My coral Aloe is dying!
(southern california USA)
why did my newly planted coral aloe go limp and shrivel?
Hi Ruthann, nothing is more disheartening than buying and planting a new plant only to have it give up the ghost. It's most ungrateful of them! In most cases, with succulents, it's over kindness that kills them. Here's what I picture happening:
You carefully take the little plant out of its pot, after giving it a good drink, because that's what you're supposed to do, right? Then, you lovingly place it in some rich, fertile soil that you bought in a bag from the hardware store, and then water the plant in well.
It's no wonder it's keeling over!
First of all, never water succulents if you're going to repot them. Any damaged roots will rot instantly if they are too wet.
Allow the plant to dry out quite considerably, uncomfortably so. (For you, that is). This prevents root rot, which your plant most likely has.
The next thing is that in most bagged soil, such as what you would get for balcony planters or other types of plants there will be pathogens that succulents have no resistance to. Additionally, most of this type of soil has added fertilizer, or even *gasp* manure!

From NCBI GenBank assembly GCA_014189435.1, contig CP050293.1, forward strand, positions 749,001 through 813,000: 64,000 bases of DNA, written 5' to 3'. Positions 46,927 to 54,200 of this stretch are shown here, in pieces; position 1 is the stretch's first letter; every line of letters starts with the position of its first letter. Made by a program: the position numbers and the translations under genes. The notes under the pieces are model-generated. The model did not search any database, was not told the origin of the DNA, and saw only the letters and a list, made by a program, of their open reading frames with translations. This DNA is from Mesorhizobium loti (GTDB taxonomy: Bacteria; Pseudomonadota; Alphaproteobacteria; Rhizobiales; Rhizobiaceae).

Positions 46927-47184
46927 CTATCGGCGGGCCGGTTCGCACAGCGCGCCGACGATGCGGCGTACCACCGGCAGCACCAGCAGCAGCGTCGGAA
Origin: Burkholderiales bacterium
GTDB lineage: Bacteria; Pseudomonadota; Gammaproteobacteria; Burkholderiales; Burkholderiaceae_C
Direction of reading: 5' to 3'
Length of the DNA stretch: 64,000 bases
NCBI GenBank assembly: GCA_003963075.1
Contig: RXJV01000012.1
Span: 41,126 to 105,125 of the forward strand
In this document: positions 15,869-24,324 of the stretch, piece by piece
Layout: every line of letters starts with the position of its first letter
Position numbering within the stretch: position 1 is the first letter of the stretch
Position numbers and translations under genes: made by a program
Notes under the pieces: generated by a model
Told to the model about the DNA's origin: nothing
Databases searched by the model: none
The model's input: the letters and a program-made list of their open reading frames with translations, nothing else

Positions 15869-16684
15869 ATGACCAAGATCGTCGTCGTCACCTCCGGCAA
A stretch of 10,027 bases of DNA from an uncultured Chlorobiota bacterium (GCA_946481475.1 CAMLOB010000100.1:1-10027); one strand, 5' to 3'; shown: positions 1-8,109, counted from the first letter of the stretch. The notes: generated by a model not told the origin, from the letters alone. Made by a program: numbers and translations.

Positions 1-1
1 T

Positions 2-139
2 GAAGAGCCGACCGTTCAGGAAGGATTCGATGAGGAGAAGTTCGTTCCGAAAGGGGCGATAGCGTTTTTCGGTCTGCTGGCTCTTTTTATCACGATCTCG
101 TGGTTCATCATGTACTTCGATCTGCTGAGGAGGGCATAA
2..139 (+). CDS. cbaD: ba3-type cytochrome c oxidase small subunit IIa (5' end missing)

Succulents hate too much fertilizer, especially when newly potted.
So, here's what to do, and you may be able to save your plant:
Take a deep breath, and take it out of the new soil and pot that you've so carefully planted it in.
Shake or remove all the soil, or as much as you can. Inspect the roots. Healthy ones are pale green or white, dead and rotting ones are, well, dead and rotting, and most likely brown or black in color. Cut these off with a razor blade or sharp scissors.
Lay the plant on some paper towel or newspaper to dry out. And I mean, dry out. This will take a couple of days. Don't water it, or do anything other than maybe flip it over to dry the other side.
Now, take some potting soil, sterilized is best, or pasteurized, and mix it half and half with small gravel. I use turkey grit, or screen it through a quarter inch screen to take out the big pieces, and also screen it through something smaller, like a flour sieve, keeping only the middle size of stones. You don't want anything tiny, like dust sized, as this will clog the pores of the soil.
Mix your soil, dry.
Plant your plant, dry - don't water for two days or longer. Keep the plant in a cool but bright place (not in full sun) under a shady tree is good, or an east window with a sheer curtain.
It might take a while to recover, but if the plant has any hope of surviving, this is what it will take.
Don't be too kind!
Best of luck,
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